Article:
Talk is cheap

By Sgt. Maj.George S. Kulas (Ret.)
web posted September 11, 2000

The rhetoric handed down recently at the National Veterans Of Foreign Wars (VFW) Convention in Milwaukee by both presidential candidates George W. Bush and Al Gore concerning the strengthening of our military was interesting. Unfortunately, it's only talk and talk is cheap until actions replace it.

A recent report by the Center for Strategic and International Studies predicts, "If trends continue, the United States will remain on the present path of de facto demobilization and possess a diminished capacity to shape and influence world events and safeguard and protect U.S. national interests in the future."

That's scary! Not because we will not try to support and defend our allies but because we will attempt to do it with less. Less manpower, less equipment and less training. That adds up to more—more hardships and more casualties for our skeleton crew of a military.

Today the military is half the size it was in 1990. During Operations Desert Shield and Desert Storm the U.S. Army used eight divisions in the Persian Gulf. Now the Army, with only ten active duty divisions, is supposed to be capable of fighting two major theater wars simultaneously. That's a tough order to carry out made even tougher because vital forces could very well be unavailable. The number of overseas deployments and reactionary operations are more than ever—four times more than they were just prior to the Gulf War.

Peacekeeping missions to put out fires in hot spots like Somalia, Haiti, Bosnia and Kosovo have worn our forces down and worn them thin. In testimony before the House of Representatives Committee on National Security, retired General Gordon R. Sullivan the former Army Chief of Staff of the Army said the total Army is "Fragile". At the same hearing retired General Richard I. Neal the former Assistant Commandant of the Marine Corps said, "If history tells us anything, it is not a question of whether there will be a future requirement to put the Nation's forces on the battlefield but when."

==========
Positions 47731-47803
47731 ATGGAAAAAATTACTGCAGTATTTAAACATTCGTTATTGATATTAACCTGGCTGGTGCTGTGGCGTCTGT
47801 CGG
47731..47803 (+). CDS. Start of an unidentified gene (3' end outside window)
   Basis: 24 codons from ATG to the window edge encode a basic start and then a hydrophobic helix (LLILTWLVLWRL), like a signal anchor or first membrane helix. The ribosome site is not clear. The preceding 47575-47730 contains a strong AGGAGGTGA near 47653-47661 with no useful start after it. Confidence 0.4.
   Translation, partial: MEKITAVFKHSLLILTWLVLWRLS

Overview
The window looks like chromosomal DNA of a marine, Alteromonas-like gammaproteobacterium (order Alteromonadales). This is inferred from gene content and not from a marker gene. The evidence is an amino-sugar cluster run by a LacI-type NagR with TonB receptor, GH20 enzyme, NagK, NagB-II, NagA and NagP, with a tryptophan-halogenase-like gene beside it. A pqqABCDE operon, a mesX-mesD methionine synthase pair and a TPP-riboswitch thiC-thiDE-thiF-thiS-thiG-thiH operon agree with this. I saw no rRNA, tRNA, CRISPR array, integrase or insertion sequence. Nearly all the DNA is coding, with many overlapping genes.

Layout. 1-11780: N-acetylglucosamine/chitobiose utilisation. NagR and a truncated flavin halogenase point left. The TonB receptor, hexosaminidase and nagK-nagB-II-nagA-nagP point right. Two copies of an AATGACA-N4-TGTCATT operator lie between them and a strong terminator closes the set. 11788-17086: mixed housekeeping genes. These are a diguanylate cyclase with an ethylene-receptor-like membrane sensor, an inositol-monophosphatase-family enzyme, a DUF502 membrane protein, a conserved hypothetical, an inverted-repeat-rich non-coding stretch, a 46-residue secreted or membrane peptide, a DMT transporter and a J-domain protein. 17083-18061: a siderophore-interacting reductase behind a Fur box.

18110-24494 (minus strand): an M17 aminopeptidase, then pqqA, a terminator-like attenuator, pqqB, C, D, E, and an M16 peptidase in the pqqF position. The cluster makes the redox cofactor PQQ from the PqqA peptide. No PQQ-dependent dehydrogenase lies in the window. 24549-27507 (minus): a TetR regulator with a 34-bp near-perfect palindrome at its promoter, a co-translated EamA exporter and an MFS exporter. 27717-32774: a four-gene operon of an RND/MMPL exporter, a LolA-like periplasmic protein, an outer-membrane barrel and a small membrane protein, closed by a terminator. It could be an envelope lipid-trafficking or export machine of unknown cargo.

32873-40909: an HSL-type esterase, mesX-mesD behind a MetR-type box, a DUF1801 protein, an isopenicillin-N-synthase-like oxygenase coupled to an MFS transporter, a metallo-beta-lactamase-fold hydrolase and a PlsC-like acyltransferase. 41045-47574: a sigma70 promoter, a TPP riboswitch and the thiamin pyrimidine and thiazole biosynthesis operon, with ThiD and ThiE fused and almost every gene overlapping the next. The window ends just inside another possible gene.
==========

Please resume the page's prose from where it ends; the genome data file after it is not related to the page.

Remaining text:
Budgetary constraints for funding a "peacetime" force have again, in effect, placed dollar values on the lives of our military personnel. We should have learned by now that cost cutting today will cost lives tomorrow. It cost lives when we were forced to commit to battle poorly trained and equipped soldiers in places like the Western Front in World War I, at Bataan in the Philippines, and Fa'id Pass in North Africa during World War II and in the Pusan perimeter during the Korean War.

Indeed it can happen again. Pakistan and India have tested nuclear weapons and opened the door to more proliferation. Communist China is replacing the former Soviet Union as a superpower while Russia is unpredictable. The rogue nations of Iran and North Korea are developing missile weapons systems rapidly. Many other new powers are emerging armed with highly technical conventional weapons.

The sinking of the Kursk, the Russian submarine that lies on the ocean floor and is a coffin to the 118 sailors aboard, was a tragic event. But even more tragic was the attitude taken by the Russian government that immediate foreign humanitarian assistance was militarily unacceptable and the lives of its sailors were of least importance. The men on the Kursk were sacrificed by a government who thought more of its national pride than it did of its warriors.

The United States military establishment has tried to convince its civilian leadership that it needs many more well trained and well equipped fighting men and women to accomplish its multitude of missions. Only the commander-in-chief and congress can provide that. They, along with the presidential candidates, proudly say they will. But until it happens the talk is cheap and our military, like the Kursk, is sunk.

George S. Kulas is a Vietnam veteran and retired in 1990 as a Sergeant Major from the U.S. Army. He is currently a freelance writer and poet living in Wisconsin.

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